Sunday, December 31, 2017

Biggest Highlight of the Year

This is the last day of 2017, and man, what a year it has been.

To me, the most monumental discovery and event of the year is the serendipitous observation of the merging of two neutron stars. This celestial event was observed by both conventional astronomical observatories via the detection of EM radiation (light), and by VIRGO/LIGO, which detected the gravitational waves. To many people, this marks the distinct beginning of gravitational astronomy.

There are already papers pouring out of this event, and many more to come. There are already strict constraints on alternative gravitational theories just from this one event. I expect many more to fall as we continue to shake the tree.

Who knows if such an event will occur again some time soon (or within my lifetime), but this is exciting stuff where a new channel and method to observe such event has opened up. I definitely consider this as one of the top monumental discoveries in my lifetime.

Happy New Year, everyone!


Thursday, December 21, 2017

"Quantum Materials"

This news report highlights the discover of a semimetal known as they Weyl-Kondo semimetals. I've mentioned something similar in a previous post.

However, it should be noted that there are already a lot of material whose properties "... cannot be explained by classical physics...", and many of them are now considered to be common materials, mostly used in our modern electronics.

In fact, early on in the development of quantum mechanics, superconductivity was discovered. We now know that, as stated by Carver Mead, superconductivity is the clearest manifestation of quantum mechanics. People at that time just didn't realize it back then because they don't have the QM tools yet at their disposal.


Saturday, December 02, 2017

Atomic Age Began 75 Years Ago Today

December 2, 1942, to be exact.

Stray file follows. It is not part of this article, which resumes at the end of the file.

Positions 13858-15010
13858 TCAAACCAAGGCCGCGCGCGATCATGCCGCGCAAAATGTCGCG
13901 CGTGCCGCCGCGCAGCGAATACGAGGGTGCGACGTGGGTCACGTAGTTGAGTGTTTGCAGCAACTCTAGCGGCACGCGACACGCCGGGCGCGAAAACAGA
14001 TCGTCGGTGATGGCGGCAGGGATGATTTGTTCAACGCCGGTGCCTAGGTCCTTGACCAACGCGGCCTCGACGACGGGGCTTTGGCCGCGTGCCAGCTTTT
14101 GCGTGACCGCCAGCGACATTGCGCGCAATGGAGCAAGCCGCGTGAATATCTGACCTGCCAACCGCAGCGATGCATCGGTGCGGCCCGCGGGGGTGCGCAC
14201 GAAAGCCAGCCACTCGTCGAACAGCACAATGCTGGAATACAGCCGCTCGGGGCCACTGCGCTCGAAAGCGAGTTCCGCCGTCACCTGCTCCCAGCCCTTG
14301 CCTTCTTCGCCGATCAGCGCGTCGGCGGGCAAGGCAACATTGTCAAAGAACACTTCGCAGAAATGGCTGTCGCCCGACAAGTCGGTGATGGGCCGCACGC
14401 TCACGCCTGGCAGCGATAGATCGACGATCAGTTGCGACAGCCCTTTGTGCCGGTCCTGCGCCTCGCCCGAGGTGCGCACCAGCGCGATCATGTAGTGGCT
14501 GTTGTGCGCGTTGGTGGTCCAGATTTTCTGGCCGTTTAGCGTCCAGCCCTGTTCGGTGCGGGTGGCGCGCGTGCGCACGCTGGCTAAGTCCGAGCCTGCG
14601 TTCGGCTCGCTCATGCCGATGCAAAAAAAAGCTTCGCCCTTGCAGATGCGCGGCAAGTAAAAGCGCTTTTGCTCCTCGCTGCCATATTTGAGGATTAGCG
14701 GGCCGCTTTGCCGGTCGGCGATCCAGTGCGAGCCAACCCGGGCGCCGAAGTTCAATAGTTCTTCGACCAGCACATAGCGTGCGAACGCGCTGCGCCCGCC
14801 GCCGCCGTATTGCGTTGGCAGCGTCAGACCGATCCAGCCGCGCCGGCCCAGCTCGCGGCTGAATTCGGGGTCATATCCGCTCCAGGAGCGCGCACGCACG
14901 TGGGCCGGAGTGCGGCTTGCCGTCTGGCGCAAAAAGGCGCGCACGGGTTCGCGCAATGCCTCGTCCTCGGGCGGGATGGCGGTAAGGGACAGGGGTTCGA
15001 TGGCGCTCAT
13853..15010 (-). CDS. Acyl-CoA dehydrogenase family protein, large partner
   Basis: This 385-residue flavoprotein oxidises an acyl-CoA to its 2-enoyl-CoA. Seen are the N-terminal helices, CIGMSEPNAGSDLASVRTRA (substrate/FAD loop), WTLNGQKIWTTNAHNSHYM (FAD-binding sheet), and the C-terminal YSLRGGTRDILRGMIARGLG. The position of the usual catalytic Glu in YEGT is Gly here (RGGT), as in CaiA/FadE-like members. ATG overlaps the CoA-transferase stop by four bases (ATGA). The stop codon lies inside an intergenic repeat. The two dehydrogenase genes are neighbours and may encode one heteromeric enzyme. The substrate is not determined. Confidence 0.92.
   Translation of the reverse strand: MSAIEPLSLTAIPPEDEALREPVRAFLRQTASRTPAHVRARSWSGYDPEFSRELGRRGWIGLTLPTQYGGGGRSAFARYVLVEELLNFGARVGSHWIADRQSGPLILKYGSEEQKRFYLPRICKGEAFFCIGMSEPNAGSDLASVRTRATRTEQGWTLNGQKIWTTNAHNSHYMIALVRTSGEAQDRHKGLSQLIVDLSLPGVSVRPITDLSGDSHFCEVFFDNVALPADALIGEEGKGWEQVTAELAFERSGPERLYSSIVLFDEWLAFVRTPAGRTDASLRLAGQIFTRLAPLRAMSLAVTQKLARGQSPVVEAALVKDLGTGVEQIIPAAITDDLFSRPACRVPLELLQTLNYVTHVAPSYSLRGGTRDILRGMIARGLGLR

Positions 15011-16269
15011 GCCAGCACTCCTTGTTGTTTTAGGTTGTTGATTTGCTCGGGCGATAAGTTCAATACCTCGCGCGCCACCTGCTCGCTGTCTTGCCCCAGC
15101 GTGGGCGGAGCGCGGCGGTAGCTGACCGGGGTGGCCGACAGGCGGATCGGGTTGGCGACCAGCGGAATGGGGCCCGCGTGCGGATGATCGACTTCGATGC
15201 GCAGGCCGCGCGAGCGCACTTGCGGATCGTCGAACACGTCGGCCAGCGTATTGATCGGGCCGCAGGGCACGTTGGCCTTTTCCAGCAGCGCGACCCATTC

This is an article on the history of the first controlled nuclear fission that was conducted at the University of Chicago 75 years ago that marked the beginning of the atomic/nuclear age.

They called this 20x6x25-foot setup Chicago Pile Number One, or CP-1 for short – and it was here they obtained world’s the first controlled nuclear chain reaction on December 2, 1942. A single random neutron was enough to start the chain reaction process once the physicists assembled CP-1. The first neutron would induce fission on a uranium nucleus, emitting a set of new neutrons. These secondary neutrons hit carbon nuclei in the graphite and slowed down. Then they’d run into other uranium nuclei and induce a second round of fission reactions, emit even more neutrons, and on and on. The cadmium control rods made sure the process wouldn’t continue indefinitely, because Fermi and his team could choose exactly how and where to insert them to control the chain reaction.

Sadly, other than a commemorative statue/plaque, there's not much left of this historic site. One of the outcome of this work is the creation of Argonne National Lab just outside of Chicago, where, I believe, the research on nuclear chain reaction continued at that time. Argonne now no longer carries any nuclear research work.